If Kant gave us a first bifurcation, and Ludwig Wittgenstein gave us the second, then Michel Foucault gives us the third.
From Foucault we have the subsequent “post modern” discourses which then evidences what we could call ‘structural’ bifurcation; which is to say, that which becomes bifurcated is the ability to have a view due to the language as it is viewed.
Foucault gives is a very clear explanation of what happens with the Postmodern — one manner of which leads directly to Donna HarowAy of my previous post; we could say that Donna is an example of the clinical tradition:
(From “The Birth of the Clinic“)
“So it is not the gaze itself that has the power of analysis and synthesis, but the synthetic truth of language, which is added to the outside, as a reward for the vigilant gaze of the student…
…In no sense was the clinic to discover by means of the gaze, it merely duplicated the art of demonstrating [that the student could remember the corpus of previous experience] by showing.”
The point he makes here is that actual reality is left behind as the remembering the clinical ((read: corpus (technology, as opposed to the actual body) of a priori synthetical knowledge)) knowledge is rewarded due to the student being a part of the group of people who are developing a set of diagnoses which more and more leave the body (patient) behind as an empty place holder for disease, as opposed to that for which diagnosis is meant to treat (the actual body).
The postmodern tradition which sees a a body of priori synthetical knowledge justified over the actual in-itself real body is the tradition by which Donna Harroway finds her place: The world of fantasy to which she then posits a solution of more fantastic words.
The actual real world is missed and set aside in the argumentation which is based upon an assumption that the world is created by a priori synthesis. What happens, though, as we are seeing, is that the world gets more and more screwed up because knowledge for itself is posited in having no responsibility for the actual world that human beings live in actuality.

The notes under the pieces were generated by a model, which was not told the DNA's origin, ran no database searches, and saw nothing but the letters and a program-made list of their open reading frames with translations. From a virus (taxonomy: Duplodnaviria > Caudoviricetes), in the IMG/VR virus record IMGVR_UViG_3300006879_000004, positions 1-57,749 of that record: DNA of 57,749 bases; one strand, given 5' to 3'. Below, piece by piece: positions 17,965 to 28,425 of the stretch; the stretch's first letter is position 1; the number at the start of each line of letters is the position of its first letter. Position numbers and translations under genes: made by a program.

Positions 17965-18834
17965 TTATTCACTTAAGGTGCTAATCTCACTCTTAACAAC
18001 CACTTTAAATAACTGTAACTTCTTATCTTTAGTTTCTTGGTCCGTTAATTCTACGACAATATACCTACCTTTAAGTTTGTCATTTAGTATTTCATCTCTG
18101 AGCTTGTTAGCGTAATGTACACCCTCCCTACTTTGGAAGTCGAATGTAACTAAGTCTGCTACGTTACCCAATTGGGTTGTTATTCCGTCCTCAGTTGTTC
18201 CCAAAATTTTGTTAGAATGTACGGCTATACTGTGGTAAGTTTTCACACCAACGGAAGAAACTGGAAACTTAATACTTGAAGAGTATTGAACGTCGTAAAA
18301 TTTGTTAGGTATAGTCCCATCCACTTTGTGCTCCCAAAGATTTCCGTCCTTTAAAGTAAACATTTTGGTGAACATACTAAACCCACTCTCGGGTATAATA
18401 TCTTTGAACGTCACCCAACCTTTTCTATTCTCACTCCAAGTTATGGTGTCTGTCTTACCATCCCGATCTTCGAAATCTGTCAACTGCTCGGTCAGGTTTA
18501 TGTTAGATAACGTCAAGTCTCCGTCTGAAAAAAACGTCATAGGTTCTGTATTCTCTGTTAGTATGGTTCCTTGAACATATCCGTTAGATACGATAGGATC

I’m not sure how many more time I could say it, Becuase, just the same: no argument about the non-existence of God will ever be proven to change a congregants religious faith. The same with this postmodern faith.
But my point is not that she is necessarily incorrect; rather: Why does she feel compelled to use such obscure and verbose language to express such simple ideas?
It shows something about what is really happening when we personalize what is actually occurring to an actual body that is the person herself. Something that mere argument consistently and purposefully avoids or misses: Denial. (Don’t Even kNow I Am Lying)
It shows, as again Foucault speaks of elsewhere, that the act (a body which is doing the crime) of the crime is being set aside for the sake of an embodiment of crime (an idea can only be argued against), as a person can be criminal instead of merely what they do. Here, it appears opposite, in true postmodern form: Donna is excluded or shielded from her act (the act that her body, or person, is doing) by virtue of saying things that appear intelligent but are actually based in assumptions of a body (stereo-typed person), that is, never dealing with the body (world) as it is right now in front of her gaze. She is lumping the act into the body as though they are one and calling it justified. And this is exactly what Foucault warns against (see my earlier post about Age of Consent).
Nonetheless; Harroway has a semi-famous video she put out I think in the late 80s where she talks about history and knowledge as like a ball of thread or yarn. (I have that posted somewhere). Her point is that at no time are we ever encountering nor finding “what truly is happening or happened”, but that we “pull threads” from the wadded and tangled ball of yarn and then see that line or string as representing “history” or knowledge in general. But in actuality it is always a tangled ball of yarn.
This analogy is what I draw upon also by the term “modernity” or what we view as modern. What upholds an idea of history/knowledge is a faith.
Society and the world suffers when we disclose the nature of reality and impose it upon people in general, simply due to our knowing what is true. This is irresponsible Becuase humanity to function well and smoothly needs its fiction. It is not able to do well under an imposition of truth: it needs faith in reality.
The idea that the truth should be understood by all is a fallacy Becuase what happens, as we see, is all sorts of mental health and social problems. The ‘regular’ human psyche cannot process well, cannot reconcile such “high knowledge” without all sorts of compensatory behaviors. Such behaviors are the messed up ethical world.